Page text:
As an example, while HOA fees for a non-gated community in Daytona Beach, FL may come to about $600 per year, the HOA for a similar home in a gated community may charge upwards of $2,000 over the same period. It's also worth noting that additional expenses may be incurred by following many of the community regulations we've already discussed, particularly those related to home appearance, structure, and quality controls.
While HOAs in non-gated communities may not provide any amenities at all, members of a gated community can more likely expect certain shared resources. In addition to basic services like trash removal, these communities might include a fitness center, park, landscaped grounds, swimming pool, and more; Sea Gate, an 8,000-person gated community in Brooklyn, includes a dog park and a private beach.
On top of the amenities themselves, common spaces and shared resources in these neighborhoods will typically be held to high standards and maintenance, just like the actual homes are - all of which can have the significant advantage of stabilizing or increasing home property values over time.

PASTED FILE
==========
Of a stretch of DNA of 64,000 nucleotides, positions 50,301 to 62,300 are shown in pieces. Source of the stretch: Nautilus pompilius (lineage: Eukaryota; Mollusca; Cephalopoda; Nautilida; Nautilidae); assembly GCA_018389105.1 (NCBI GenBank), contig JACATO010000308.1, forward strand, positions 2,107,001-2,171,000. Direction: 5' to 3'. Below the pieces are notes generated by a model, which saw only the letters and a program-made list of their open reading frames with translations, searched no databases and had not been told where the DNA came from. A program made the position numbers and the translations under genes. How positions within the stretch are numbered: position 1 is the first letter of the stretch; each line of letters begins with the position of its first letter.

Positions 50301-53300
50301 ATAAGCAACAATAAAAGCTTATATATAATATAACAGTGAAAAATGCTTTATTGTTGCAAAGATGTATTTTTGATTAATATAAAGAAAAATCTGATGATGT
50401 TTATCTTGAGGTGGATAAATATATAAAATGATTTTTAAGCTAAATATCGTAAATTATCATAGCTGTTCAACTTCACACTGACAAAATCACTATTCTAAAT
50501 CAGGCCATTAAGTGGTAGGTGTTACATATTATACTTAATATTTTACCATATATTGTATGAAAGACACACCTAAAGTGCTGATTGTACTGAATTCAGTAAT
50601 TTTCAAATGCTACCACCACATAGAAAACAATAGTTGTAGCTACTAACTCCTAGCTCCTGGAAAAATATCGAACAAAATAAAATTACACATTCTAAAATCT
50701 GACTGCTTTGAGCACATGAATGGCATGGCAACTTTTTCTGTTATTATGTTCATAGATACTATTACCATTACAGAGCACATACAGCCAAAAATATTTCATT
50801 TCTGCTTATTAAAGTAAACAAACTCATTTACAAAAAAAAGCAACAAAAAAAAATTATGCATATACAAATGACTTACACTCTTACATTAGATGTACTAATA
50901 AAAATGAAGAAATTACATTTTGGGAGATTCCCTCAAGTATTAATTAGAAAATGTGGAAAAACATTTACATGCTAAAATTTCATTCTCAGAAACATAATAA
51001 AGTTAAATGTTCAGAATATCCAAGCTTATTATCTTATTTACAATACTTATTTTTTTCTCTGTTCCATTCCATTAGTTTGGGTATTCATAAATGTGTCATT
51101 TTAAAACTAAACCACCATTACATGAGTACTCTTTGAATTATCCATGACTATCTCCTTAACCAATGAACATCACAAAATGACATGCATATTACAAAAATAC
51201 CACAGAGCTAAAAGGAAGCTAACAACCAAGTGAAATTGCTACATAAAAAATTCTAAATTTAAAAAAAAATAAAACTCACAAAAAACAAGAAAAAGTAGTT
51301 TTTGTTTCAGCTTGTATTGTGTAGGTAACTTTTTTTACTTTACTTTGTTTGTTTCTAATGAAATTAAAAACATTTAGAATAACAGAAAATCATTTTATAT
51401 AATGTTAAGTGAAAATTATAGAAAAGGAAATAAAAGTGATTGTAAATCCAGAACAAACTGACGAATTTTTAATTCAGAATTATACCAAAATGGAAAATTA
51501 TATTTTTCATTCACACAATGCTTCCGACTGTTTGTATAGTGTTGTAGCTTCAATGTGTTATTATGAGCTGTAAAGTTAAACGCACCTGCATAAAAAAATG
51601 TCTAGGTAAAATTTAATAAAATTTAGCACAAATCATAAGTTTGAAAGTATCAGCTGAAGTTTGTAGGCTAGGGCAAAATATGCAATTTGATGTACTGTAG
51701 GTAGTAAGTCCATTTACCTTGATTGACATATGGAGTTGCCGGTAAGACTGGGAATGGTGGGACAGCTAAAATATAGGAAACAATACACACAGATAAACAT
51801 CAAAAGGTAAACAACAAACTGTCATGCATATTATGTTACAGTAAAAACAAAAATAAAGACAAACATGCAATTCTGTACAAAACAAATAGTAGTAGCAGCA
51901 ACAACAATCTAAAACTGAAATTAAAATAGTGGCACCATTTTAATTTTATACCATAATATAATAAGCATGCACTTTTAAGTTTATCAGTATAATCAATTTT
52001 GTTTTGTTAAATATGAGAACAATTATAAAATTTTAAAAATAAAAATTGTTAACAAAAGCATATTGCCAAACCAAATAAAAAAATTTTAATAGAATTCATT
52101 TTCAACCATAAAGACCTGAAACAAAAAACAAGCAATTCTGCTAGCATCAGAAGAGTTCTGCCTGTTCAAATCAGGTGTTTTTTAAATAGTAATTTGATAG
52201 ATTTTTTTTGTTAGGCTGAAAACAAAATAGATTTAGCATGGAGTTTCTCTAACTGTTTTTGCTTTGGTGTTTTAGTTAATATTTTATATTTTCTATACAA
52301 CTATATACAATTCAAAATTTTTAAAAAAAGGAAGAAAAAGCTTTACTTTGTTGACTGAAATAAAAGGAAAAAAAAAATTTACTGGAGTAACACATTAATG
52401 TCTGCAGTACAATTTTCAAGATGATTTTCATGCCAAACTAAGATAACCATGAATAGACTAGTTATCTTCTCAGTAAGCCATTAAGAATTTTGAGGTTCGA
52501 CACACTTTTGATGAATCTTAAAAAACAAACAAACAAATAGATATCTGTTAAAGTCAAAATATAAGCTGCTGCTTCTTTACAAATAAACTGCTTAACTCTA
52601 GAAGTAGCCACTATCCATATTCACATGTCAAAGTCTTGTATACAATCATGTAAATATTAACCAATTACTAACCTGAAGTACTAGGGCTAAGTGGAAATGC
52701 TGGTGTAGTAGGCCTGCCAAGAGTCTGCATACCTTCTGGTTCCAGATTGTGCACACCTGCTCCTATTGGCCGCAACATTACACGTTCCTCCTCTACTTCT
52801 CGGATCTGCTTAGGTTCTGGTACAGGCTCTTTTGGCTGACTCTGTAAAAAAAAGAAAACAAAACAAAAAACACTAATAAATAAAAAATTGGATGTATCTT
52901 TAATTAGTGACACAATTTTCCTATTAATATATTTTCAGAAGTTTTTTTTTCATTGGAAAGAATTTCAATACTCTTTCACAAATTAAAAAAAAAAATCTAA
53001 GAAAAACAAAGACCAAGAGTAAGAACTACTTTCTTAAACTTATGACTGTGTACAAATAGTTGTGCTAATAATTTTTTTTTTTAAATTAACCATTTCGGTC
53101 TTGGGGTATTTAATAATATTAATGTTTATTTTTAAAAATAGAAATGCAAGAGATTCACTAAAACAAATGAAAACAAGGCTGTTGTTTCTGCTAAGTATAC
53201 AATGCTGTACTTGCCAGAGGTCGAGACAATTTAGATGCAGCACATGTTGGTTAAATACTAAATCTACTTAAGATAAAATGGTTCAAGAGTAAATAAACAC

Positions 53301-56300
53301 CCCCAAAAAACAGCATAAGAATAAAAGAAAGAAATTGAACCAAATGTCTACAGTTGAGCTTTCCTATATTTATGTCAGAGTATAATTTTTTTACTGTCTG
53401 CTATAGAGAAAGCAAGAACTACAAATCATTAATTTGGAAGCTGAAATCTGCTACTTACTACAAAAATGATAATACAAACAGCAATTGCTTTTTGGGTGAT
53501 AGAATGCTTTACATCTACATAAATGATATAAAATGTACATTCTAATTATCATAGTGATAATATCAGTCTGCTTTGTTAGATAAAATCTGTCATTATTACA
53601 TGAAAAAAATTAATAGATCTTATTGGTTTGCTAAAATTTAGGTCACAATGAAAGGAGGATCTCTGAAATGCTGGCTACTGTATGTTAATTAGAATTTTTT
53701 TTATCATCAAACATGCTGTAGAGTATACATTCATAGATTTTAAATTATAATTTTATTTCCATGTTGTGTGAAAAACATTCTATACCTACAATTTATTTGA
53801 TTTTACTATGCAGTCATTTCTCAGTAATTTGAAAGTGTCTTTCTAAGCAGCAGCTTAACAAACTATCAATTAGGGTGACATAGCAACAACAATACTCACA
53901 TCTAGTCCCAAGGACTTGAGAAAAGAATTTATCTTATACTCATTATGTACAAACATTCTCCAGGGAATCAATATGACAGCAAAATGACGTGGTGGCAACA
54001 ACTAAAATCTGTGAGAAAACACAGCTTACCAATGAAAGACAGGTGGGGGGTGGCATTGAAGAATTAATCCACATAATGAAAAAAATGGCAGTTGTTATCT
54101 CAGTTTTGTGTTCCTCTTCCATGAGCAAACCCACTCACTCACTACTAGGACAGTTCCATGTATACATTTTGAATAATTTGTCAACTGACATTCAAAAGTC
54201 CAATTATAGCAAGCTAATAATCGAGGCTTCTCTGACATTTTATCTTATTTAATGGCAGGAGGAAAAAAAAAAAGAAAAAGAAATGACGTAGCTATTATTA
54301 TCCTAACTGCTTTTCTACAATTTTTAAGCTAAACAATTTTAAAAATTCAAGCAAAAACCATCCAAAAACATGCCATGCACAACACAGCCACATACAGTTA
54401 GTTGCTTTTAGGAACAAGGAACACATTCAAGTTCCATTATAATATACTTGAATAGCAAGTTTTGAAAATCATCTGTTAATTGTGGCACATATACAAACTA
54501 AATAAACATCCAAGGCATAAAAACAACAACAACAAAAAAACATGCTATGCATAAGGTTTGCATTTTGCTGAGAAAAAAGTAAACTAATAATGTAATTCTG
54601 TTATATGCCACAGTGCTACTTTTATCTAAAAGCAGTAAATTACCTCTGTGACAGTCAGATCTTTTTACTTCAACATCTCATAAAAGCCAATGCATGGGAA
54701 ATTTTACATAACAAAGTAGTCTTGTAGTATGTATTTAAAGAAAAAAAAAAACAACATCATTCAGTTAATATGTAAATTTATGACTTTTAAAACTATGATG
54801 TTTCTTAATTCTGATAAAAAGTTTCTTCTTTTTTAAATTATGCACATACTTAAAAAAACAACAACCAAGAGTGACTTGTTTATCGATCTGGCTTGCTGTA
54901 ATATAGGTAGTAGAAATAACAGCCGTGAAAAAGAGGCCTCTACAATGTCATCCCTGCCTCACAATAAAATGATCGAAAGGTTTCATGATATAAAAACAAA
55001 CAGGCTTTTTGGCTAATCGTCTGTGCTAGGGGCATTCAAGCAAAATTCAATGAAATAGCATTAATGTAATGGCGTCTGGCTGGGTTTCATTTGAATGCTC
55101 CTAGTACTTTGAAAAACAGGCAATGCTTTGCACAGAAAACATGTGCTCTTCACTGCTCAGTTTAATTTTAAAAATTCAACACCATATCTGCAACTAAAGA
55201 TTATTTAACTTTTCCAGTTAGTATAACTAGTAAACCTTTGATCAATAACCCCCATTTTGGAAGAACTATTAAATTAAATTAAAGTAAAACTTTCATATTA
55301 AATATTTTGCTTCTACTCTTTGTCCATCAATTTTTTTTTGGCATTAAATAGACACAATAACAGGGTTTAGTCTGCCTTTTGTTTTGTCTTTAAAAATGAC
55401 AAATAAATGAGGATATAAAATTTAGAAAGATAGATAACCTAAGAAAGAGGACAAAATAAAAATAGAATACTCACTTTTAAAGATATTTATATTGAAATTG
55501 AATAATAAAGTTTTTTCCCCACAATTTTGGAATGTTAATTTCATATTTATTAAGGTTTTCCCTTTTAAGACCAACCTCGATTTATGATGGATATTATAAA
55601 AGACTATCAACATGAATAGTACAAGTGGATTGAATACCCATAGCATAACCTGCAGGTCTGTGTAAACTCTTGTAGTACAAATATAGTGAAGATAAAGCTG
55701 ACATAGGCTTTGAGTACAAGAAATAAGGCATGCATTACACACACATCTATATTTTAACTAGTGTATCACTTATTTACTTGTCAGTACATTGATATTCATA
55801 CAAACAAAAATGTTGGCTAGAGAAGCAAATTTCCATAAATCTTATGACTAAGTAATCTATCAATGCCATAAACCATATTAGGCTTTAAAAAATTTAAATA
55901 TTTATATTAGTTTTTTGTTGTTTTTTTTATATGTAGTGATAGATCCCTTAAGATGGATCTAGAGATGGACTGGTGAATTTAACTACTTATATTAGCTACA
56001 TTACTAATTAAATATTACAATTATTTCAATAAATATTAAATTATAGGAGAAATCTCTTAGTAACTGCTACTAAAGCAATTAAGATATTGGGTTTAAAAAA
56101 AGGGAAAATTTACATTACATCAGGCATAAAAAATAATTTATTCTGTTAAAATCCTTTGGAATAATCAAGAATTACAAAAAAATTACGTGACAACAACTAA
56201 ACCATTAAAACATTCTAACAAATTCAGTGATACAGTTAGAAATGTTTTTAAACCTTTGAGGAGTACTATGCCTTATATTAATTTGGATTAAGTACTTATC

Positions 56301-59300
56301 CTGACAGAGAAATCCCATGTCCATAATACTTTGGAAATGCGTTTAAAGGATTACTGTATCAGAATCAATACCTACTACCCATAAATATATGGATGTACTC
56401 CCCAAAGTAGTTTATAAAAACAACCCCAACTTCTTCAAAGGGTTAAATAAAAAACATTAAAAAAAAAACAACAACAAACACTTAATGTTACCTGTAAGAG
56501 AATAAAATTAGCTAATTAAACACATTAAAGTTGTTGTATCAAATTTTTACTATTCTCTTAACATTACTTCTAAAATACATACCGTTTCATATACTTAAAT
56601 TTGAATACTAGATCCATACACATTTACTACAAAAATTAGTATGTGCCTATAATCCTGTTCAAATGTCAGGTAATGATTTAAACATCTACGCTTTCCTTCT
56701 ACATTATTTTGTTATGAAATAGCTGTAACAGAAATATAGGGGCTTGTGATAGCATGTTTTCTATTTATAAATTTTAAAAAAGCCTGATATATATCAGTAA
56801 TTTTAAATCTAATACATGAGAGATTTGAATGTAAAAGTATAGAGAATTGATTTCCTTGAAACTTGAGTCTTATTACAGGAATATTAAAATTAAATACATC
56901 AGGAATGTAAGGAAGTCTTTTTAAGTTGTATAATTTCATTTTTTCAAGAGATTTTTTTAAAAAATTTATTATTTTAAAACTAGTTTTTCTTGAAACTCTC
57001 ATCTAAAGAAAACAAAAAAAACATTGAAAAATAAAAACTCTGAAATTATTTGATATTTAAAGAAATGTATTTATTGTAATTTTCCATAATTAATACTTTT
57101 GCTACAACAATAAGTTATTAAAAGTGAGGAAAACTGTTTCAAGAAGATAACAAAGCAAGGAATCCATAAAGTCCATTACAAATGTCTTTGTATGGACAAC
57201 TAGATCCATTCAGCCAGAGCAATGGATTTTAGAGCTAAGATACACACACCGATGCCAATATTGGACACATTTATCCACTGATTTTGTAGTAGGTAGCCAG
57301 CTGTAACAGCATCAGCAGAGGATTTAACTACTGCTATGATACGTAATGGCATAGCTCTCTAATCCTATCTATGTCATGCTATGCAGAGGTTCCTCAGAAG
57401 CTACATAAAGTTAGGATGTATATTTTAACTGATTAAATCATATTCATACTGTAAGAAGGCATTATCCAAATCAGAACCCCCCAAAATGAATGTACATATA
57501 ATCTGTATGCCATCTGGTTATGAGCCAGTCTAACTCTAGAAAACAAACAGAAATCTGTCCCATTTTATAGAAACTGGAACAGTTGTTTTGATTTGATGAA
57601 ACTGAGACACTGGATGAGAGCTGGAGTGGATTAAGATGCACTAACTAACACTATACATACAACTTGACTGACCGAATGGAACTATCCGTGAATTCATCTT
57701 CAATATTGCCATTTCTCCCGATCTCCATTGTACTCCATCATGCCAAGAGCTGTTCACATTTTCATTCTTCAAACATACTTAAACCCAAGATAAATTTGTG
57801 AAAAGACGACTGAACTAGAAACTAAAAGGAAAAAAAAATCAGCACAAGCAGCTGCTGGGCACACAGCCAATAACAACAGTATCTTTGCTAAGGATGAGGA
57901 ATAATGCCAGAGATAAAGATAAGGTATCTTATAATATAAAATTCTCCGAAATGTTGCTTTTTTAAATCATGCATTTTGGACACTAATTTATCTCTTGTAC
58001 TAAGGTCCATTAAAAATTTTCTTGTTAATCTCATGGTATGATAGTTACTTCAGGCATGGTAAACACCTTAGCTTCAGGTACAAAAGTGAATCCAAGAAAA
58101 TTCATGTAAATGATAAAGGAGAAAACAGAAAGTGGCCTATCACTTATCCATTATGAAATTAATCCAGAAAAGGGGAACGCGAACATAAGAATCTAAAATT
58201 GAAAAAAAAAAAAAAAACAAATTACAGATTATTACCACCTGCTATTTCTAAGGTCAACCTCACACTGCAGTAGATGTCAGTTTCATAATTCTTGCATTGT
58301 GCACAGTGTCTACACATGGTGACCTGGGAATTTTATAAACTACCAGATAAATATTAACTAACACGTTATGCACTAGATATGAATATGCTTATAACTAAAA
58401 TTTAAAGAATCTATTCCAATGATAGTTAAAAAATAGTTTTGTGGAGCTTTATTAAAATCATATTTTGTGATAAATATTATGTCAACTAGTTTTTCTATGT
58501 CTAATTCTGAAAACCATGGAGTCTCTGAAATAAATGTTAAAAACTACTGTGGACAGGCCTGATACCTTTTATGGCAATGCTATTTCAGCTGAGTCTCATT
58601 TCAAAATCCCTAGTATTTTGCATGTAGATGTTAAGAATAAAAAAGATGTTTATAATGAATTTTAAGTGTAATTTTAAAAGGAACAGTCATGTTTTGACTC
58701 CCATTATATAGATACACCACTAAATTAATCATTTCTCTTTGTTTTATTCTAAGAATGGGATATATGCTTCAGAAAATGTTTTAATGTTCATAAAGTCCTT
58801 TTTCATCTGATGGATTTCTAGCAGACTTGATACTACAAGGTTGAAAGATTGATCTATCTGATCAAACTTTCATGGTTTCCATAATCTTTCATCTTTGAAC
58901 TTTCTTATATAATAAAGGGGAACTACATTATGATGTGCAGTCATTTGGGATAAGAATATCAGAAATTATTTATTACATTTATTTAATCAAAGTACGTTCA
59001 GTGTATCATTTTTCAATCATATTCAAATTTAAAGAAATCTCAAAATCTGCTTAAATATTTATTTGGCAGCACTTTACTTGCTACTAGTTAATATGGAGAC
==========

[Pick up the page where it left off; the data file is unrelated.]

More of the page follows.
It's worth noting, however, that amenities are not automatically a plus. In the same 2016 study which concluded that gated community homes sell for $30,000 more than non-gated ones, researchers found that the increase appeared to be caused by the gate (and related security measures) alone. When it came to additional community amenities, like fitness centers or pools, homes saw their sale price reduced by an average of $20,000 - which researchers pegged to perceptions that the maintenance costs of amenities may outweigh their benefits.
As with so many decisions facing potential homebuyers, the question of whether to consider a gated community largely comes down to personal preference. And if you get to the point of evaluating a particular community, it's imperative to research specifics, whether online or with the help of your realtor. Just remember that choosing a new home isn't just about choosing a new space, but a new way of life - and that for some, life inside a gated community may be well worth exploring.
To begin your search for a new home and community that perfectly fits your lifestyle, visit khov.com today.
Last Updated on January 18, 2022
Hovnanian Enterprises Inc. published this content on 18 January 2022 and is solely responsible for the information contained therein. Distributed by Public, unedited and unaltered, on 18 January 2022 16:49:05 UTC.